Michael Kandola sentenced to 17 months in prison for assaulting Jordan Smith
Vancouver, BC — The Canadian Press
Published on Friday, Apr. 30, 2010 6:01PM EDT
Last updated on Friday, Apr. 30, 2010 10:45PM EDT
Gay hatred was flowing through a young B.C. man the night he and a group of friends swarmed two men holding hands in downtown Vancouver, shouting homophobic obscenities and punching one of the pair in the head, a judge has ruled.
The rare finding that the beating of Jordan Smith was a hate crime was lauded by B.C. activists who say it will be used to bolster future cases where prosecutors argue prejudice is a motivating factor.
Mr. Smith was knocked unconscious and suffered a concussion and broken jaw for daring to challenge the bully who called him and his boyfriend “faggots” in the early hours of Sept. 27, 2008 as the couple meandered through the city's gay village.
Even after Mr. Smith went down, Michael Kandola stood over him, spitting slurs and threatening to kick him in the face again, court heard Friday.
“[At] any of these junctures, there was an opportunity to stop, an opportunity to see the matter was getting out of control, an opportunity to change your ways,” Justice Joel Groves told Mr. Kandola and the victim's supporters in B.C. Supreme Court.
“This opportunity was never chosen by Mr. Kandola.”
Mr. Kandola fled the scene when a taxi driver threatened to call police. Video footage of the incident was captured by a nearby convenience store camera.
Calling Mr. Kandola's actions vicious, unprovoked and cowardly, Justice Groves said hatred of Mr. Smith's sexual orientation was a motivating factor in the attack and as such, he was meting out a harsher penalty for the crime.
Mr. Kandola was sentenced to a total of 17 months in jail. With time off for the period he's already served in custody, the sentence amounts to a year.
The 22-year-old pleaded guilty to assault causing bodily harm in late March.
Prior to the sentencing, defence lawyer Danny Markovitz read out a short apology letter from Mr. Kandola that describes the crime as a “bad choice” fuelled by alcohol and adrenaline.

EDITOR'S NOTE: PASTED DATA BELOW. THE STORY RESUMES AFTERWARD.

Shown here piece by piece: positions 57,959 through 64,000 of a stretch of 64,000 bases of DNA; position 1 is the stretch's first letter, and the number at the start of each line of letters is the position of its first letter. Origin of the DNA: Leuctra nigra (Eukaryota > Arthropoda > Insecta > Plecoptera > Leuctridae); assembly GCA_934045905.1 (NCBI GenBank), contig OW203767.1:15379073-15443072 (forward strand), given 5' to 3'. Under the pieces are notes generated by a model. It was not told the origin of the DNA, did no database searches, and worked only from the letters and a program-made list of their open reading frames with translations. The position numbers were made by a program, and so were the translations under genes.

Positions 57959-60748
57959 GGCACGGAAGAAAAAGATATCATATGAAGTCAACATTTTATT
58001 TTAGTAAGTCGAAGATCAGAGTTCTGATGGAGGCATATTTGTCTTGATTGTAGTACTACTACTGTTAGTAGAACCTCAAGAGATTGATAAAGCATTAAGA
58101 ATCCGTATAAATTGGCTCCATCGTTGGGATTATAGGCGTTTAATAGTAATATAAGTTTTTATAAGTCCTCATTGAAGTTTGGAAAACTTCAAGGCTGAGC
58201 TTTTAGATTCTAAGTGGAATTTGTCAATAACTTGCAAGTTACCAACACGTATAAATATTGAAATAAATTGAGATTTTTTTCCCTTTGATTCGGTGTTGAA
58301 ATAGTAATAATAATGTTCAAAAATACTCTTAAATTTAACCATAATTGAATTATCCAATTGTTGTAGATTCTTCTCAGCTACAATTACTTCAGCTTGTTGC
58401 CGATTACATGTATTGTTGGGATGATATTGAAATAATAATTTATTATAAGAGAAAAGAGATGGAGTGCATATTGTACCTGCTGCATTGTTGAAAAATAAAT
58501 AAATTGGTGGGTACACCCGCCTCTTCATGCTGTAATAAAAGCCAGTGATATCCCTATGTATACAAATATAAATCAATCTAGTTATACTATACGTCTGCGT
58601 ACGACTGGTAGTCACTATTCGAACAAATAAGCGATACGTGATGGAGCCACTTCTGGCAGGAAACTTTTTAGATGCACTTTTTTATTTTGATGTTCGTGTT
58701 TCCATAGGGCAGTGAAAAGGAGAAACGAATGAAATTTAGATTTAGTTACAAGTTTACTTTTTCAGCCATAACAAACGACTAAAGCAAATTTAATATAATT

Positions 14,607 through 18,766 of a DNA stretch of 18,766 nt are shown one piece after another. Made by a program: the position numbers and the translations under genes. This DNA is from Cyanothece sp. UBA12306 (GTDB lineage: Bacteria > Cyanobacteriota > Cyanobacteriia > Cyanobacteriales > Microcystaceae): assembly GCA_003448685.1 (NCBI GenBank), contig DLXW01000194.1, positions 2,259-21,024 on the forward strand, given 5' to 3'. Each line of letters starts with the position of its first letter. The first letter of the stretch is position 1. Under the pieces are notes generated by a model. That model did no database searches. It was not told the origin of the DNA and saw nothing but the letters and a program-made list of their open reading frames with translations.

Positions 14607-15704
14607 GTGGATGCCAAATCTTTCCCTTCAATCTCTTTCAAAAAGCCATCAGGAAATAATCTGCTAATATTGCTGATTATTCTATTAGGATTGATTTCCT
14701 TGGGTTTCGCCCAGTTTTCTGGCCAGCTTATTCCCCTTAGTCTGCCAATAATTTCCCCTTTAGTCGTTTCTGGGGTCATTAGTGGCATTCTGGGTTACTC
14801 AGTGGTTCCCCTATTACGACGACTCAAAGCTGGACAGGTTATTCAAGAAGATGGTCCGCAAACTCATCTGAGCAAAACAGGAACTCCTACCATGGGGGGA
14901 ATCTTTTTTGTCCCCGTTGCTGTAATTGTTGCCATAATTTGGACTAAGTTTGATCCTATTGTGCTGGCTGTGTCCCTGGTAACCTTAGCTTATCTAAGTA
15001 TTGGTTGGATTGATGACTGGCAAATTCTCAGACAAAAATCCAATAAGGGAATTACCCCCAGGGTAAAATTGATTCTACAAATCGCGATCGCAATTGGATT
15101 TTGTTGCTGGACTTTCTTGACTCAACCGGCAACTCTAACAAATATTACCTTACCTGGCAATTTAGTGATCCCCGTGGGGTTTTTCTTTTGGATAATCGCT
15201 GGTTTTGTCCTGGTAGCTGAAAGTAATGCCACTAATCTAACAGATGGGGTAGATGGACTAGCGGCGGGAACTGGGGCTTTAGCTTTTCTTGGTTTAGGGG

“My mother and father have instilled many values in me ... that I should like or dislike a person based on how they act, not the colour of their skin or their sexual orientation,” the letter read.
“I am not or have I ever been a person who discriminates against gay people.”
Mr. Groves said the man's remorse was “limited and late in the day.”
“Mr. Kandola individually must know his actions are not only contrary to the law but are also deplored by Canadian society,” he said.
Outside court, Mr. Markovitz said he's seriously considering appealing the case.
Mr. Smith's lawyer, Dasein Nearing, told reporters the “significant” decision will be used by courts down the road.
“I believe it does send a message and I think in his judgment, Justice Groves was particular and instructive in saying this kind of behaviour will not be countenanced by other people,” she said.
The case drew wide media attention as Vancouver's gay community rallied for recognition that the crime was triggered by prejudice.
After the incident, hundreds of people, including the city's chief of police, marched through Vancouver's West End where the incident occurred to denounce violence against gays.
Prof. Janine Benedet, who specializes in equality law at the University of British Columbia, said the decision could be precedent-setting in a city that's seen its share of gay-bashing go virtually unrecognized by the courts.
“It recognizes that there is something particularly significant about assaults that are motivated by discriminatory attitudes, because they really do target not just the victim, but an entire population,” she said.
Gay rights activists were outraged when a judge failed to call the beating death of Aaron Webster a hate crime. Webster was found naked, wearing only boots, after the 2001 attack in an area of the park known to be frequented by gay men.